Too Photoshop or not?

Very rarely does the image come out of the camera looking as jaw dropping as it does. There is the before, or as shot and the after, the post produced versions of the image. Photographers, videographers and filmmakers throw around the phrase often, “we’ll fix this is post” or “we’ll do this in the post production phase of the project” etc.

If you would like to read more about the varying types of post production and all the other jargon that is associated to it Wikipedia has a decent overview here.

I actually want to talk a little about the photographic process and the discourse around what is the appropriate amount of post processing to apply to an image. Now the application that is probably the most used in image editing over the years is the much-lauded and also often maligned Adobe Photoshop. It’s so commonplace today that almost any image that appears too perfect is referred to as being “photoshopped”. Photoshop has become a verb, much like Google or hopefully one day I would have worked so hard that my name becomes a verb and you can say you “Rawled” the hell out of something. But I am straying.




 

But as many of us who use this application know, Photoshop can be used for edits as simple as removing a stray strand of hair to creating vastly complicated scenes that makes us wonder how in hell was that shot? It is supremely powerful and a testament to what amazing software can do. And sometimes being so amazing makes some of us cross the line from reality into fantasy. Blurring the curves of the human body a little too much, molding unattainable versions of the human physique and modifying facial features to create beautiful monsters.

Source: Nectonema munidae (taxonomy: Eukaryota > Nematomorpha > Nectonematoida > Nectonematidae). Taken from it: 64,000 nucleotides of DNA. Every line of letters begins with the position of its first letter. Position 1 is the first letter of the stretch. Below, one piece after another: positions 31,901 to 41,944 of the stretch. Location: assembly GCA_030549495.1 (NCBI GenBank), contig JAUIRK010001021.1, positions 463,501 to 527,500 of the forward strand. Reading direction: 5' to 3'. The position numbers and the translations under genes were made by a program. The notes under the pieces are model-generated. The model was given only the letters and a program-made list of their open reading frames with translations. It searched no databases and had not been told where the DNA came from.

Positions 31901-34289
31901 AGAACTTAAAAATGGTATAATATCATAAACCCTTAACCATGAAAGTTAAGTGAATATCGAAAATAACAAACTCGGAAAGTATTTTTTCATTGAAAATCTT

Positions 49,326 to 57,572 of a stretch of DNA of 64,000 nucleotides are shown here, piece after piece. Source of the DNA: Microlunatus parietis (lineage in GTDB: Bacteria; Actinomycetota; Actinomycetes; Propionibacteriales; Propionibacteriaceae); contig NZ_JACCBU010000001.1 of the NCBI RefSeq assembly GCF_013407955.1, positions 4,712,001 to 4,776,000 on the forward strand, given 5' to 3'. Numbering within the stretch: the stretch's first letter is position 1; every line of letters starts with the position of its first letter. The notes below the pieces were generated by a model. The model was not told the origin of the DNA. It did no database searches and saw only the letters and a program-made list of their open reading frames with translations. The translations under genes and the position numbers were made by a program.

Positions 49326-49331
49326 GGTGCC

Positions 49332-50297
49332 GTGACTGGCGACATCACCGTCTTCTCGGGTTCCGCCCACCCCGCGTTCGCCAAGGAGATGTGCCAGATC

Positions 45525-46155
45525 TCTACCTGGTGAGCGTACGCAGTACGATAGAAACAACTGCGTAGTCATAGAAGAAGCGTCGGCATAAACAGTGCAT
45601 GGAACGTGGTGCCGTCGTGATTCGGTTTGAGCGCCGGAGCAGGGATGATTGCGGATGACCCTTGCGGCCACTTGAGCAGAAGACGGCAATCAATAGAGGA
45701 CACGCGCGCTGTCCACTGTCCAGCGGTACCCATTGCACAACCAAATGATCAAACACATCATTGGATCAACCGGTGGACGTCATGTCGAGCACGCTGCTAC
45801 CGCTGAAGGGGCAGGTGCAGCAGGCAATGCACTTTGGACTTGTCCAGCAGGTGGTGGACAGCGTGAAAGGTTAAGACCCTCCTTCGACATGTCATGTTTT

All this is subjective of course, with each of us having a personal preference for how we like our images to look. My personal style is one that attempts to maintain a somewhat natural quality to an image. I have dabbled in creating fine art themed images, that expose a little more of my Photoshop skills like the before and after of the image below. I may not always have a beautifully painted Oliphant backdrop at my avail so I do the next best thing, I improvise.

Portrait Photography by Rawle C. Jackman
IG: @Carolina.svei – Before or As Shot. Image by Rawle C. Jackman.

 

Portrait Photography by Rawle C. Jackman
IG: @Carolina.svei – After or Edited in post. Image by Rawle C. Jackman
Portrait Photography by Rawle C. Jackman
IG: @kulabak0 -Before or As Shot. Image by Rawle C. Jackman
Portrait Photography by Rawle C. Jackman
IG: @kulabak0 -After or Edited in post. Image by Rawle C. Jackman

 

 

 

 

 

 

 

 

 

 

 

 

 

 

But my general mode of operation is to take an already beautiful subject and make him or her pop. Make the image exude a bit more life by removing blemishes, lightly smoothing the skin and by simply adjusting and fine tuning contrast, and shadows and luminance, etc. Oftentimes the image speaks for itself if it is a good solid image, my goal in post is to make that good image better in as subtle a way as possible while trying my best not to stray in that fantastic space where the image becomes unbelievable, unless that is the desire.

Portrait Photography by Rawle C. Jackman
IG: @mellooow_ – After or edited in post. Image by Rawle C. Jackman
Portrait Photography by Rawle C. Jackman
IG: @mellooow_ – Before or as shot. Image by Rawle C. Jackman

 

 

 

 

 

 

 

 

 

 

 

 

 

Hopefully I accomplished that with the above image. What do you think? Too Photoshop or not?

 

 

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